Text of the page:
At Urban Milwaukee Michail Takach reports that Journal Sentinel Archive Disappears:
Google News Archive launched [in 2008] with ambitious plans to scan, archive and release the world’s newspapers in a single public access database. ... When the project abruptly ended three years later, the project had scanned over a million pages of news from over 2,000 newspapers. Although nobody is entirely sure why the project ended, Google News Archive delivered an incredible gift to Milwaukee: free digital access to more than a century’s worth of local newspapers.But now:
on Tuesday, August 16, the Milwaukee Journal, Milwaukee Sentinel, and Milwaukee Journal Sentinel listings vanished from the Google News Archive home page. This change came without any advance warning and still has no official explanation.The result for Takach is:
For years, I’ve bookmarked thousands of articles and images for further exploration at a later date. In one lightning bolt moment, all of my Google News Archive bookmarks went from treasure to trash.To be fair, this doesn't appear to be another case of Google abruptly canceling a service:
“Google News Archive no longer has permission to display this content.”According to the Milwaukee Journal Sentinel:
“We have contracted with a new vendor (Newsbank.) It is unclear when or if the public will have access to the full inventory that was formerly available on Google News Archive.”The owner of the content arbitrarily decided to vanish it.
At U.S. News & World Report Steven Nelson's Wayback Machine Won’t Censor Archive for Taste, Director Says After Olympics Article Scrubbed is an excellent, detailed and even-handed look at the issues raised for the Internet Archive when the Daily Beast's:
straight reporter created a gay dating profile and reported the weights, athletic events and nationalities of Olympians who contacted him, including those from "notoriously homophobic" countries. As furor spread last week, the Daily Beast revised and then retracted the article, sending latecomers to the controversy to the Wayback Machine.The Internet Archive has routine processes that make content they have collect inaccessible, for example in response to DMCA takedown notices. It isn't clear exactly what happened in this case. Mark Graham is quoted:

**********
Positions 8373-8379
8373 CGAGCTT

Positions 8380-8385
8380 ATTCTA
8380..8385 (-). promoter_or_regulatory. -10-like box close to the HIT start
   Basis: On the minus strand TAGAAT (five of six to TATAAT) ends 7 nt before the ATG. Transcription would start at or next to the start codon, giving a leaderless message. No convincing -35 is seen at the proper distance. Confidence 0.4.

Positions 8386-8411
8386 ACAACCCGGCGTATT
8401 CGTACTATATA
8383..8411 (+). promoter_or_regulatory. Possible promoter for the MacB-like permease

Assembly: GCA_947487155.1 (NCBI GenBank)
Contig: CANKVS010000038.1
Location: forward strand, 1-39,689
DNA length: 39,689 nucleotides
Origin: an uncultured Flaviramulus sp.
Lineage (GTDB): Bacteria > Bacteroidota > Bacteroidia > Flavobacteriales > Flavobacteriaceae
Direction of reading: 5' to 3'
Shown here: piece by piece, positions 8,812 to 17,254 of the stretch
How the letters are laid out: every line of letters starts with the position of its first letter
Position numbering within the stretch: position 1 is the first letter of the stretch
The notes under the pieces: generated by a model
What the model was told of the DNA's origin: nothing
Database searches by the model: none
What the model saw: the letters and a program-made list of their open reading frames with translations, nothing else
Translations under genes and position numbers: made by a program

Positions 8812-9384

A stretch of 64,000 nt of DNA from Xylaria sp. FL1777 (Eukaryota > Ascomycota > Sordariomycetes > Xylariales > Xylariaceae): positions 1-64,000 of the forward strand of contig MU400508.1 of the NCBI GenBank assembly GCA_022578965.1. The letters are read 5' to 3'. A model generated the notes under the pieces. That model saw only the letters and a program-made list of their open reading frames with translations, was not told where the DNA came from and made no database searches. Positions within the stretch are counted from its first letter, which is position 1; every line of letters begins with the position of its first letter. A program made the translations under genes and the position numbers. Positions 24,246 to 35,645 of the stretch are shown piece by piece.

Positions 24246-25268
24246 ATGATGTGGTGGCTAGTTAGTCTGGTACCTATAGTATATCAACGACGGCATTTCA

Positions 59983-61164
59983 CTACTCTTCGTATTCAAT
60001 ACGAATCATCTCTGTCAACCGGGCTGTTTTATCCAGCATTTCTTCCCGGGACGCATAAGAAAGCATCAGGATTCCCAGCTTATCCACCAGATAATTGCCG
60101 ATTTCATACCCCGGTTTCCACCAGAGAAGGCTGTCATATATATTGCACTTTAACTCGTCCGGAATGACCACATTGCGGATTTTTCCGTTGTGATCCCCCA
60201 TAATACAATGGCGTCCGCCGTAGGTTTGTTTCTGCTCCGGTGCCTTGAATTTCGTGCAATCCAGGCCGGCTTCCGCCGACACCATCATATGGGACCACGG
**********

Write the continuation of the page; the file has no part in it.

“The page we’re talking about here was removed from the Wayback Machine out of a concern for safety and that’s it.”... Graham was not immediately able to think of a similar safety-motivated removal and declined to say if the Internet Archive retains a non-public copy. In fact, he says he has no proof, just circumstantial evidence, the article ever was in the Wayback Machine.I would endorse Chris Bourg's stance on this issue:
Chris Bourg, director of libraries at the Massachusetts Institute of Technology, says the matter is a "a tricky situation where librarian/archivists values of privacy and openness come in to conflict" and says in an email the article simply could be stored in non-public form for as long as necessary.These two stories bring up four points to consider:
"My personal opinion is that we should always look for answers that cause the least harm, which in this case would be to dark archive the article; and keep it archived for as long as needed to best protect the gay men who might otherwise be outed," she says. "That’s a difficult thing to do, and is no guarantee that the info won’t be released and available from other sources; but I think archivists/librarians have special responsibilities to the subjects in our collections to 'do no harm'."
- The Internet Archive is the most-used, but only one among a number of Web archives which will naturally have different policies. Portals to the archived Web that use Memento to aggregate their content, such as oldweb.today, could well find content the Wayback machine had suppressed in other archives.
- Copyright enables censorship. Anything on the public Web, or in public Web archives, can be rendered inaccessible without notice by the use or abuse of copyright processes, such as the DMCA takedown process.
- Just because archived Web resources are in the custody of a major company, such as Google, or even what we may now thankfully call a major institution, the Internet Archive, does not guarantee them permanence.
- Thus, scholars such as Takach are faced with a hard choice, either to risk losing access without notice to the resources on which their work is based, or to ignore the law and maintain a personal archive stored in their own equipment of all those resources.